Media, Technical Communications

The Emergence of e-Learning

Online courses and e-learning modules are increasingly prevalent, so much so that people often expect to have the option to complete some of their courses or training online.  In a period of self-isolation, e-learning has become more relevant than ever.

Early on, online courses consisted of a series of texts and videos. While you could pause the video whenever you want, a video file is not as interactive as an in-person class. Since not everybody learns the same way, many students didn’t feel they were getting as much out it. Instructors behind those courses had to go back to the drawing board.

Learning theory & the VARK Model

Over the last decades, psychologists and educators have studied the learning styles of different people and came up with learning models. In 1992, Fleming and Mills introduced  VARK, the most influential of these models.

VARK identifies four learning styles:

Visual

  • Process information better with charts, and graphics
  • Prefer images and graphic over words
  • Need visuals to explain concept and ideas

Auditory

  • Learn spoken information better
  • Enjoy lectures and discussions
  • Process information through talking and conversation

Readers/Writer

  • Learn better by reading
  • Process information better by writing notes or lists
  • Study better by reading their notes over

Kinesthetic

  • Prefer to learn by touching and trying objects
  • Learn by practicing and experimenting
  • Need to move and be active

To find out about which learning styles suit you best, try this questionnaire. Keep in mind that most people have more than one learning style.

 

Example of a well-made training module!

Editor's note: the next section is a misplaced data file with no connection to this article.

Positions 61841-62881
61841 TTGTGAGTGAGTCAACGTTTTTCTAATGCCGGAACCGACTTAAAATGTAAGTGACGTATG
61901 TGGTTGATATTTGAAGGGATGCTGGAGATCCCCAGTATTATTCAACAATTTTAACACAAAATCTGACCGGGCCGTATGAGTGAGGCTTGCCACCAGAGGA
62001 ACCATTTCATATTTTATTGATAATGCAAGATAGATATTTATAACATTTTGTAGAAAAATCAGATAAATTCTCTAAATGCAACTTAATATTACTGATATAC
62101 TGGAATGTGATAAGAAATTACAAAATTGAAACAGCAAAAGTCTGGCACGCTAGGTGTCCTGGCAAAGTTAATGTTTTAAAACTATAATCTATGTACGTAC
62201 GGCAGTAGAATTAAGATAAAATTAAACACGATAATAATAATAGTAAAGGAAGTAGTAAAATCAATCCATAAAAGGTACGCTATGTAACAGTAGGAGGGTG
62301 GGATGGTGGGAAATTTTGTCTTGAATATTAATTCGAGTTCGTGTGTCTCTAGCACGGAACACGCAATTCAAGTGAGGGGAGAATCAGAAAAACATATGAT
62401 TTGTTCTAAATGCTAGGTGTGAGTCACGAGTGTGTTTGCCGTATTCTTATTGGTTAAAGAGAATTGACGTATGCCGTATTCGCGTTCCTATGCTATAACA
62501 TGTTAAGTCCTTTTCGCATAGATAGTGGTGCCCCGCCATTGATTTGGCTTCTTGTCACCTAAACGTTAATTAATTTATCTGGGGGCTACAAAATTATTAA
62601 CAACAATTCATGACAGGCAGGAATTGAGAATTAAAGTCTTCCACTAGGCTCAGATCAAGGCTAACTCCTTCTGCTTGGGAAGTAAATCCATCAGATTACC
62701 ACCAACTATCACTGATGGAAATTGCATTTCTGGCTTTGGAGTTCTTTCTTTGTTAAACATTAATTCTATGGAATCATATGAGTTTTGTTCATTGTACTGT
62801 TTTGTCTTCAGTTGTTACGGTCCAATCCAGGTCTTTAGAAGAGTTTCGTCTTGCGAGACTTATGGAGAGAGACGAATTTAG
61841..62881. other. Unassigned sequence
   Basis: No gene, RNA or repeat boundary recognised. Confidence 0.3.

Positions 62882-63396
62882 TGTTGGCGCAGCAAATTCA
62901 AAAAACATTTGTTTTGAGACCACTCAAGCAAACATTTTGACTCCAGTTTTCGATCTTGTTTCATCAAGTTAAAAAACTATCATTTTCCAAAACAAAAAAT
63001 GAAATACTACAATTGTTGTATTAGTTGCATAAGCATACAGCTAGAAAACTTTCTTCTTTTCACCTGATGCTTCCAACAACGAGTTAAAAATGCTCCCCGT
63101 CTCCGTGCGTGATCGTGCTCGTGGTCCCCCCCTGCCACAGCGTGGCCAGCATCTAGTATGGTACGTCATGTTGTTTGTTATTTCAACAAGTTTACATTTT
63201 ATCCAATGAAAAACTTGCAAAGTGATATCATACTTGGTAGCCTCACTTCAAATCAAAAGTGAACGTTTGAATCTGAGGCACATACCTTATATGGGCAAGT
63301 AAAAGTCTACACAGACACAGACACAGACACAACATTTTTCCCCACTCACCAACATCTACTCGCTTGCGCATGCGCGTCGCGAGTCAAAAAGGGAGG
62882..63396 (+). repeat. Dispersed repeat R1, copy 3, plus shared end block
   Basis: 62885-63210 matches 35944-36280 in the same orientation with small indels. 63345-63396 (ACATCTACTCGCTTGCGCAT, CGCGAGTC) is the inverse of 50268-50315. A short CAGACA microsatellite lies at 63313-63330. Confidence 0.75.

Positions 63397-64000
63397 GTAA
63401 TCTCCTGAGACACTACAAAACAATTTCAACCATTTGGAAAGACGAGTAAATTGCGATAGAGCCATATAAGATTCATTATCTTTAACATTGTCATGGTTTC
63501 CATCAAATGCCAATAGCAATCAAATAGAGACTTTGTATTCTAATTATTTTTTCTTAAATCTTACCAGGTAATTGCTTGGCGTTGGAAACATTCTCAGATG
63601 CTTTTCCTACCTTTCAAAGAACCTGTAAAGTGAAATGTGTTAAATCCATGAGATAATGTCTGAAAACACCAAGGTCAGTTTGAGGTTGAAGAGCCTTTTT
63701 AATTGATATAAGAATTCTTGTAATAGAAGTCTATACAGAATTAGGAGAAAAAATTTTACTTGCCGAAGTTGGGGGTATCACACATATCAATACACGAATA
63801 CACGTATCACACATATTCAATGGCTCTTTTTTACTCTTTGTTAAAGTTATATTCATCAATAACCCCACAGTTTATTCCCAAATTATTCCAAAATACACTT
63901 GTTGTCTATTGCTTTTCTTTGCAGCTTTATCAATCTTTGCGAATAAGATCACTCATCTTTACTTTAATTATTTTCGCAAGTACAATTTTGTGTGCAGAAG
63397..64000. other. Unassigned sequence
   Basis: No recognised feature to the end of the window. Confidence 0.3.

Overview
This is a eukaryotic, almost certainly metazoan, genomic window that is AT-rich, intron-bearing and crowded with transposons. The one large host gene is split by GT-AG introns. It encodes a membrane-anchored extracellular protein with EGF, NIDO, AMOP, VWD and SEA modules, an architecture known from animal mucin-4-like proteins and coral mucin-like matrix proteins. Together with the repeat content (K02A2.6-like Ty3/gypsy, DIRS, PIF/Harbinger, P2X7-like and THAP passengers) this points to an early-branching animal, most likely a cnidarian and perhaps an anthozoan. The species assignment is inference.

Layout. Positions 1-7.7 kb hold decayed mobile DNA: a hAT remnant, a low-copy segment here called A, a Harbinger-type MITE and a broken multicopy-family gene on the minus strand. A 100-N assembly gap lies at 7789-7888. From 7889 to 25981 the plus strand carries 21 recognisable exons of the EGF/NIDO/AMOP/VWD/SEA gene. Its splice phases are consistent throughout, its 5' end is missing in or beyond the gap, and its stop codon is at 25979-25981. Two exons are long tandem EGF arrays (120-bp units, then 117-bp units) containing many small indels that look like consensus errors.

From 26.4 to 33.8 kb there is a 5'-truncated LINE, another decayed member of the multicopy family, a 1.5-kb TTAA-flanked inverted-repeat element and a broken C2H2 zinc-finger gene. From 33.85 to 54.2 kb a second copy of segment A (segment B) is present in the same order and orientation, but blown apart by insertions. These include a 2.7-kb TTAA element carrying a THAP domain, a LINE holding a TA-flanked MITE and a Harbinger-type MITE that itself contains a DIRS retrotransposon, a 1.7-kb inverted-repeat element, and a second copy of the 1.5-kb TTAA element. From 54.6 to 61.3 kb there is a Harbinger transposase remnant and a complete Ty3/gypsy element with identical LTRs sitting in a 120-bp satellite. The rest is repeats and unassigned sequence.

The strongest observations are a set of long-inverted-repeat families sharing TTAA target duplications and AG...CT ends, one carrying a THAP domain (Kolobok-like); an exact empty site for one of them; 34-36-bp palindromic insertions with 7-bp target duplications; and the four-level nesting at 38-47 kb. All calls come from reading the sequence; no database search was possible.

Interactive training modules

Interactive oinline training modules, often made with Adobe Captivate, can appeal to a wider audience of learners. Well made modules take VARK components into account and incorporate:

  • A narration
  • Subtitles
  • Clear navigation
  • Quizzes
  • Interactive element

Creating good training modules takes time, planning and know-how. Fortunately, we have your back.

 

Creating a good elearning module

Storyboarding

Story-boarding is one of the most efficient ways to plan your module. You can think of it as a brainstorming and artistic exercise. It also allows you to divide your content into slides in an efficient way. Last but not least, it makes it easier to incorporate all your ideas.

 

Create slides

Think of Adobe Captivate as turbo-charged version of PowerPoint. It allows you to create a full-fleshed multimedia presentation. This is the time to incorporate all the ideas you put into your storyboard.

Here are the type of slides in Captivate:

  • Content slides
  • Quiz Slides
  • 360 degree slides
  • Software simulation slides

Don't forget to pay close attention to the timeline, which allows you to fine tune the amount of time each element is on screen.

 

Record the Narration

The narration is what ties all your slides together. In Captivate, you can record your narration directly or import it from an audio file.  You can also add closed captioning to increase accessibility.

Insert a Table of Contents and Publish Your Project

You can easily add a table of contents by selecting Project > Table of Content.  The table of contents also comes with navigation buttons.

After that, all you need to do is publish your project.

 

 

Learning from the Pros

There is an emerging market for professionals who can create good e-learning modules. David Wiechorek has made a career in creating training modules for businesses in Toronto. He also  teaches Instructional Design in Seneca's Technical Communication Program. Technology evolves and so does learning theory. Learning applications like Captivate can also be useful to aspiring profs if they want to teach an online course.

Great E-Learning Samples